“For the next few weeks, I expect we’ll be at 50% of where we were in January,” Josovitz predicted. “I hope that over the next couple of months, we’ll be fully back to where we were in February. “We still have to be careful, and we can’t use all of our capacity yet,” commented Josevitch. “Plus, we can’t fill up the waiting rooms at our clinics and endoscopy centers due to social distancing and the need for heavy cleaning of the endo rooms.”
To boost revenue and add another level of patient care, Josovitz plans to have Maya Lab add immunology testing. “We’re trying to expand services in our lab, and immunology testing will be useful because patients can see if they’ve been at risk of contracting the virus,” he explained.
New Testing Considered
“Our in-office laboratory primarily does anatomic pathology testing,” he reported. “We could easily expand by adding some clinical lab testing and recently added molecular testing for stool samples for infections. Also, immunology testing could be useful for our practice.”
The drop-off in patient volume and lab test referrals at Associates in Gastroenterology and Endoscopy Associates is similar to what other labs have seen. As Josovitz noted, patients continue to defer chronic care and preventive screening. This is an inauspicious trend for lab directors trying to predict when patient volume and routine lab test referrals will return to pre-pandemic levels.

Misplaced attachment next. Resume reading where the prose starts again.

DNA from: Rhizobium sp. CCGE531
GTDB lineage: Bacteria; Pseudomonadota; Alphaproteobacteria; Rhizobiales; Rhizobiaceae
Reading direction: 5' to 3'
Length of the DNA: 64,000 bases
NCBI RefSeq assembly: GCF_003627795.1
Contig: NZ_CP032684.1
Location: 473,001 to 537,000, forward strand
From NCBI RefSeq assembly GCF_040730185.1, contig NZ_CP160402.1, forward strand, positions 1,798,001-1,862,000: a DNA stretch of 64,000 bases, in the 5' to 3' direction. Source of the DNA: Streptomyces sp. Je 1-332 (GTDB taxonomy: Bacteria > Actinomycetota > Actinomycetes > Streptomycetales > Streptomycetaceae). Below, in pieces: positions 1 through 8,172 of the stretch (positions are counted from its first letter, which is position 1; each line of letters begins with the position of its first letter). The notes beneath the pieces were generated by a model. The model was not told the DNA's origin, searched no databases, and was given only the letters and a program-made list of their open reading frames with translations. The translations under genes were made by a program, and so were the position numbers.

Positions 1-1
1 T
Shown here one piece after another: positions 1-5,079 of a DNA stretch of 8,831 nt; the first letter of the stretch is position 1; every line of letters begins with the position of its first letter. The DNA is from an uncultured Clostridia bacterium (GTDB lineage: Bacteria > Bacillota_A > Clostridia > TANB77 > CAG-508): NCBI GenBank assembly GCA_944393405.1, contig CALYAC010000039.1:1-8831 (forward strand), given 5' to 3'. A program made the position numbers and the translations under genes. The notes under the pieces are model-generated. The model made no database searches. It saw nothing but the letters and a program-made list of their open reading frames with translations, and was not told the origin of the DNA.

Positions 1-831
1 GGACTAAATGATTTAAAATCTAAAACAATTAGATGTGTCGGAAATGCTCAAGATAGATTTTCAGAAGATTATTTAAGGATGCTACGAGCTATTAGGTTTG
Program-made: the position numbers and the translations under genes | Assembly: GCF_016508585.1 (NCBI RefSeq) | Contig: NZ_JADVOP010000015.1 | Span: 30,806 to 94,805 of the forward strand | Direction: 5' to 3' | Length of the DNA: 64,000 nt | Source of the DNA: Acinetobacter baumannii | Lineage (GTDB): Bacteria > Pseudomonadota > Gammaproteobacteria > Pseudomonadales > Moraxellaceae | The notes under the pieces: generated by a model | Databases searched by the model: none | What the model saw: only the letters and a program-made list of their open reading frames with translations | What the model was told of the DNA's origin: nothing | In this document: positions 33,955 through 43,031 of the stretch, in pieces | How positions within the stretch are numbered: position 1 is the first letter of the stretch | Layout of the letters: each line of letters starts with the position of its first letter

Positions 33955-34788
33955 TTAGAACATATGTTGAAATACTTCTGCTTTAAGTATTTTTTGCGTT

When Will Patients Want Preventive Care?
“IN OUR FIVE CARE CENTERS, WE GENERATE MORE TISSUE SPECIMENS compared to some hospitals,” said Kenneth N. Josovitz, MD, MPH, President of both Associates in Gastroenterology (AIG) and Endoscopy Associates (EA). “But almost all of our work is preventive screening.
That’s the nature of gastroenterology. “We do certain life-saving procedures—such as bowel obstructions and gastrointestinal bleeding—but those cases represent only about 1% of our patient volume,” he explained. “The other 99% is chronic and preventive care, such as screening colonoscopies.
Preventive Care Deferred
“In the age of COVID, a patient wants to defer his or her screening colonoscopy and similar preventive care,” said Josovitz. “Recently, I was concerned about a patient’s condition, and even he decided to wait until June for his screening procedure. Because of the pandemic, our patient visits and lab test volume have gone down and there aren’t many ways to make that up.”
When the number of patient visits dropped in March and April at AIG and EA, so did the number of specimen jars and revenue. “Our revenue went down in March to about 80% of what it was in January,” noted Josevitz.
To cut costs and retain all 60 employees in the care centers, the nine physician owners took no salary since March, he noted. The groups also applied for and received federal stimulus funds from the Paycheck Protection Program (PPP) and from the Medicare Advance Payment Initiative, as authorized by the CARES Act. The PPP funds came in the form of a loan that Josovitz hopes the federal government will forgive.
Contact Kenneth N. Josovitz, MD, at 703-580-0181 or email@example.com.